Update: Construction of Moomba Park Wetland is started

Construction works are expected to begin in early December 2022 and will be completed by May 2023 (weather permitting).

Owing to public safety whilst the contractor is working on-site, access to Moomba Park via Somerlayton Crescent will be closed. Alternate access will be via the main entry to Moomba Park from 276 McBryde Street Fawkner, see the map below.

Access to Moomba Park

We are constructing a wetland and frog habitat at Moomba Park, Fawkner.

What is a Wetland?

A wetland is a series of shallow ponds of water surrounded by native plants and rocks that helps clean stormwater, provides habitat (home) for wildlife like local native frogs, insects and birds and provides amenity to the community.

Click this link to see an example of a Merri-bek Wetland - Edgars Creek Parkland Wetland

What would this project involve?

This park improvement project would involve construction of a wetland to:

  • filter stormwater, that comes off our roads and roofs, before it goes into Merri Creek.
  • create walking tracks, viewing platform and interpretive educational signage so people can learn about water, wetlands and local wildlife.
  • create habitat for the threatened species like Growling Grass Frog, that are known to live by the Merri creek, and other local wildlife.

Moomba Park Wetland Concept Diagram

Moomba Park Wetland Concept Diagram

How will the proposed Moomba Park Wetland Work?

Stormwater from an 8 hectare area to the south of Moomba Park will be diverted to the wetland System through an underground pipe. The diverted stormwater will firstly enter a pond where course sediments (gravels and sands) will settle to the bottom. The stormwater will then flow into a shallow vegetated area of the wetland where pollution (from roads and roofs) is removed through physical and biological processes. It will take two to three days for stormwater flow to pass through the water plants and be treated sufficiently to feed into a pond designed for Growling Grass Frog habitat. Clean overflows from the frog pond will flow along a small swale into Merri Creek.

What is a Growling Grass Frog?

The Growling Grass Frog (Litoria raniformis), is a species of ground-dwelling tree frog native to south-eastern Australia.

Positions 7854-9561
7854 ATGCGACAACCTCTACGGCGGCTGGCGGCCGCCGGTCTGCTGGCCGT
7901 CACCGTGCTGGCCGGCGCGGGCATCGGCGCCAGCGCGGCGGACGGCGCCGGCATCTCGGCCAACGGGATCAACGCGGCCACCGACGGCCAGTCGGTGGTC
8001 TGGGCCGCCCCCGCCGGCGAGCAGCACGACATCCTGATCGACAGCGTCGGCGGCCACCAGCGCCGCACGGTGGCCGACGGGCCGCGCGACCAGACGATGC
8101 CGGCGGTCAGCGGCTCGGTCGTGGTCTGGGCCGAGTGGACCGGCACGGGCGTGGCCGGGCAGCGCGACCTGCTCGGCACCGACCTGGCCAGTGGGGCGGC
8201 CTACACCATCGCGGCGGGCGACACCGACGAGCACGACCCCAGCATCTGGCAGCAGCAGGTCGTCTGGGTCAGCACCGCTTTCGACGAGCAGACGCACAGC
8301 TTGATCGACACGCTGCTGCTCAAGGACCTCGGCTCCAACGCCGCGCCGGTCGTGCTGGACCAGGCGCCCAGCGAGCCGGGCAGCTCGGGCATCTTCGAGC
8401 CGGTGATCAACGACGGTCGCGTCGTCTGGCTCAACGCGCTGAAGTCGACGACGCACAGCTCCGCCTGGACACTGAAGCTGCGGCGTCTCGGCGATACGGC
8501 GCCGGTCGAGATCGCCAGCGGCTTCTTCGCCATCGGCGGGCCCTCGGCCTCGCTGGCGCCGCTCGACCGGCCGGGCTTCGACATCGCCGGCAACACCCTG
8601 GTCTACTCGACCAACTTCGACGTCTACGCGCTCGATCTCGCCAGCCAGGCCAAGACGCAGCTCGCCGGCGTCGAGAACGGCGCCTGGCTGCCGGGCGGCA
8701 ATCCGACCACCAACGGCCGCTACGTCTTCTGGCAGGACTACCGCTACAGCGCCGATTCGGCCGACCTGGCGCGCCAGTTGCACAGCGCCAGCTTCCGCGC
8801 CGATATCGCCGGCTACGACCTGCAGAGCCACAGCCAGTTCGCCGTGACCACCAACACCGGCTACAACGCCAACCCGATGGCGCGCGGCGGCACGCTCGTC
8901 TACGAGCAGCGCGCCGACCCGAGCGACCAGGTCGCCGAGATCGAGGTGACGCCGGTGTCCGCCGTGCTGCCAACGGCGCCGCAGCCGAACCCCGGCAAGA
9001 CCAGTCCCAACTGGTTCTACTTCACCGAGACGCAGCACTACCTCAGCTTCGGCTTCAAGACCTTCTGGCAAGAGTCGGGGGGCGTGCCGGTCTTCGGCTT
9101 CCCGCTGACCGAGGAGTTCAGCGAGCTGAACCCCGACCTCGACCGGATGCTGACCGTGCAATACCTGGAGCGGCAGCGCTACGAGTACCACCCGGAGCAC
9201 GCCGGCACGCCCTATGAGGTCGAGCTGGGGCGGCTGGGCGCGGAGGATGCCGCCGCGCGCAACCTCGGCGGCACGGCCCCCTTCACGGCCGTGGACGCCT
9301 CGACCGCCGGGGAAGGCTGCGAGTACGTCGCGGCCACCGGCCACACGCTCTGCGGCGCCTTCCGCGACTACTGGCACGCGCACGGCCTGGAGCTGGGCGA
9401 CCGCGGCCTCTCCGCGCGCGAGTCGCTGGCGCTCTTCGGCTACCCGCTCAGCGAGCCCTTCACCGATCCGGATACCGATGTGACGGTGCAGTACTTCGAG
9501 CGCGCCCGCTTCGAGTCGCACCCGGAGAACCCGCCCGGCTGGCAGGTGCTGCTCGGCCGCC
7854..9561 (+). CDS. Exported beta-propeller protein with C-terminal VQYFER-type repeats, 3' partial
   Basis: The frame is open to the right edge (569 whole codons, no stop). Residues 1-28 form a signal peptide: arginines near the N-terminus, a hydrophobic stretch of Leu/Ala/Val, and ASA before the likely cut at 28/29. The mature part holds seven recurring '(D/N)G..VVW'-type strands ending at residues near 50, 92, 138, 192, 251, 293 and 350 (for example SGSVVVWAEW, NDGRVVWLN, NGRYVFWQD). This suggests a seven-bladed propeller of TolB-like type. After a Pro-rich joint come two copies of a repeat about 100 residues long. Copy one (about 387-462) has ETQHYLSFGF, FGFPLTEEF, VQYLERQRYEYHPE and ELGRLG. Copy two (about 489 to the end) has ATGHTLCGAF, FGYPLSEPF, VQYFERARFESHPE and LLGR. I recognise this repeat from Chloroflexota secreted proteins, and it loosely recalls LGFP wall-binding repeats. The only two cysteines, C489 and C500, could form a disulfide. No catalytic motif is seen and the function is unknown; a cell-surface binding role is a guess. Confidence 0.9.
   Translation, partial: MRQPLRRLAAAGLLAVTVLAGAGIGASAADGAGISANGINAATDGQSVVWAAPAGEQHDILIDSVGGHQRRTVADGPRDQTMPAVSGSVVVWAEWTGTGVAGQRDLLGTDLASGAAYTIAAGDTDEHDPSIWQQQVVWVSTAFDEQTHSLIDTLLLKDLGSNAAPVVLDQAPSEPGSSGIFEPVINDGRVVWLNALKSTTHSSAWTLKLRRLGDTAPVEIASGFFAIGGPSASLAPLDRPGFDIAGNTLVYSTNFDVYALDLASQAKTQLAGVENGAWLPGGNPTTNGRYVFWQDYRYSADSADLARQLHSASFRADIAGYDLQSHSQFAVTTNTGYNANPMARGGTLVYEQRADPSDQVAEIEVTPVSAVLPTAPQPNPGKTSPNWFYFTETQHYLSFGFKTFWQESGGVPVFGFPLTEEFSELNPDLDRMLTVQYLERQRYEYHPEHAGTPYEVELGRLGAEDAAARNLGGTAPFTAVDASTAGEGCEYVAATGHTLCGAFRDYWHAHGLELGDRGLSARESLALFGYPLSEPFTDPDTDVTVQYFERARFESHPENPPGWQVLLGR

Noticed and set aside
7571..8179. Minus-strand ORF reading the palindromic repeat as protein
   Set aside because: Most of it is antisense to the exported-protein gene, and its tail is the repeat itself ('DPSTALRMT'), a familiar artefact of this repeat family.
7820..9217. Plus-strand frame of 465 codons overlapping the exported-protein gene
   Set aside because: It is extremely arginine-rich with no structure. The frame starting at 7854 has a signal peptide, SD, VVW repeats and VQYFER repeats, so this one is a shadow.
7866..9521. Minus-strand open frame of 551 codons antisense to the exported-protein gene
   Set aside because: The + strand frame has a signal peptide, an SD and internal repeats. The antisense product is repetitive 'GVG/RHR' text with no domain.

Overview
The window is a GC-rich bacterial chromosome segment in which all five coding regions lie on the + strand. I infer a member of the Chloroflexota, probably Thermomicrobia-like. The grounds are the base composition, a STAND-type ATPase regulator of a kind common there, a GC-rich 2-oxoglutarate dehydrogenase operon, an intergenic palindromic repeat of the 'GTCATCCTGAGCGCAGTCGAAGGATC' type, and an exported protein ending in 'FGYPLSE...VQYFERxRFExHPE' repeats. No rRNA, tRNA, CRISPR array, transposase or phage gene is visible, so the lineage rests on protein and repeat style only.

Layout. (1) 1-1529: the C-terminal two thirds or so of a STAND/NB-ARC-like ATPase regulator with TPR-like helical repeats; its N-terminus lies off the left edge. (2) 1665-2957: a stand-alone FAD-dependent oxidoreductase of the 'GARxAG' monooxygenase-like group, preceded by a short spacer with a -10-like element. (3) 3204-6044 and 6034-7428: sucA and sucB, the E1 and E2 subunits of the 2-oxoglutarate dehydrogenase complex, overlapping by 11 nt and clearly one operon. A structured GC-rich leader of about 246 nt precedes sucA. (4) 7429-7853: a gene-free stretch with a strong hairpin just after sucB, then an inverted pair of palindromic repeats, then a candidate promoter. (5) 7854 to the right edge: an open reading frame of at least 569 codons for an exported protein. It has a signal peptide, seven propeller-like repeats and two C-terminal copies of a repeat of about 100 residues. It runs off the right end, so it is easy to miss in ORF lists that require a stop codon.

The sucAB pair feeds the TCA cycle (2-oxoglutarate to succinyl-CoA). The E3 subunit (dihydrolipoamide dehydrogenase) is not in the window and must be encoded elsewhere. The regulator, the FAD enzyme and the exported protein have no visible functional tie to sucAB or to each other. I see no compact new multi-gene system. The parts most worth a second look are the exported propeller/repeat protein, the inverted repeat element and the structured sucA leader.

Why are we looking to create habitat?

Unfortunately Growling Grass Frog is listed as a threatened species in Victoria, but fortunately individuals have been previously recorded in Merri Creek, downstream of Moomba Park. To encourage Growling Grass Frog’s we are looking to create purpose built habitat.

What is the habitat?

We are looking to make a wetland frog pond to provide habitat, it will have water to play and hide in, rock areas for sunbaking, grasses and areas for breeding and food hunting. The area will be enclosed by a small see through fence to help protect the frogs. It will provide also provide habitat for many bugs, insects, invertebrates, frogs, waterbirds and reptiles.

What are the benefits?

Improved Open Space

  • Council will improve the look and amenity of your local parkland

Healthier waterway

  • Provide enough water for the existing plants in the reserve.
  • Provide natural treatment of urban stormwater runoff before it enters the local creek (water quality treatment).
  • Slow down stormwater run off and increase the capacity of the floodplain to hold stormwater runoff during storms, to relieve pressure on the creek and reduce erosion. However, it will not eliminate flooding during exceptional storm/rain events.

Habitat for native and endangered wildlife

  • Provide suitable habitat to help recover the nationally threatened Growling Grass Frogs.
  • Provide a safe haven for a range of aquatic wildlife and many other animals such as bugs, insects, invertebrates, frogs, waterbirds and reptiles.
  • Enhance diversity of local flora (plants) to improve natural cooling mechanisms across the city (reduction in urban heat islands).

Recreational opportunities

  • A loop walking track around the wetland, sitting area and vantage points for wildlife observation, nature discovery and natural play.

Learning Opportunities

  • A self-guided interpretive signage will share understanding of the ecological function of wetlands and local biodiversity.